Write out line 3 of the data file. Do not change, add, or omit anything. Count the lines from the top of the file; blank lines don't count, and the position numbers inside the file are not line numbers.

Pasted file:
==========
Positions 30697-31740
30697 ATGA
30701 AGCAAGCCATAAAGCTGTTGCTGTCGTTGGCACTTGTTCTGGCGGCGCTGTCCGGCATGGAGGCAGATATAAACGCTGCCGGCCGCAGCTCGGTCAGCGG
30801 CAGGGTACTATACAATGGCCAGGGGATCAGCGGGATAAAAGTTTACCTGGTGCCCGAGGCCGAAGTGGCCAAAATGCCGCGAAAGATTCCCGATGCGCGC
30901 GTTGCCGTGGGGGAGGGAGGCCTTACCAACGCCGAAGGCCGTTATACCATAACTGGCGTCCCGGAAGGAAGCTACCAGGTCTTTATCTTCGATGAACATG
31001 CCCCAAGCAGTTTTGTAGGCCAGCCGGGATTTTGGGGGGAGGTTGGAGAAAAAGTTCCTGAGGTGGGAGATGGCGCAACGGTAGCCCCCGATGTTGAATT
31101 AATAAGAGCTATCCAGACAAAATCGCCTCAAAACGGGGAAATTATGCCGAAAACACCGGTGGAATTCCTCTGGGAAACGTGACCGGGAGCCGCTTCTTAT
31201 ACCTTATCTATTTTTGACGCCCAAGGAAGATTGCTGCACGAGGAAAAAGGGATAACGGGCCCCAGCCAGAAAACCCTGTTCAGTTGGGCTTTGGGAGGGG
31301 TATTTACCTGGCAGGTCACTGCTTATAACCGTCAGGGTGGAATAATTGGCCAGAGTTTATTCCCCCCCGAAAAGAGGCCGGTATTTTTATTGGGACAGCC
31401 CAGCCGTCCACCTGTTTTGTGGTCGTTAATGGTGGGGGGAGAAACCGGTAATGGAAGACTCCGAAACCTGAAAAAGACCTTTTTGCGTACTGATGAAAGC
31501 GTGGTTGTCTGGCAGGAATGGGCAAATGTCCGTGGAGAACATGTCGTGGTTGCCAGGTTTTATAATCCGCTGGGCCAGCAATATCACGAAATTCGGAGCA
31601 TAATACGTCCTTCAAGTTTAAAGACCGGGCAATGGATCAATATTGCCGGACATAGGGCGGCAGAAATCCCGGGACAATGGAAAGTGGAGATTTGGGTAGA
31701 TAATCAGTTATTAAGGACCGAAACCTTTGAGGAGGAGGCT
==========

30701 AGCAAGCCATAAAGCTGTTGCTGTCGTTGGCACTTGTTCTGGCGGCGCTGTCCGGCATGGAGGCAGATATAAACGCTGCCGGCCGCAGCTCGGTCAGCGG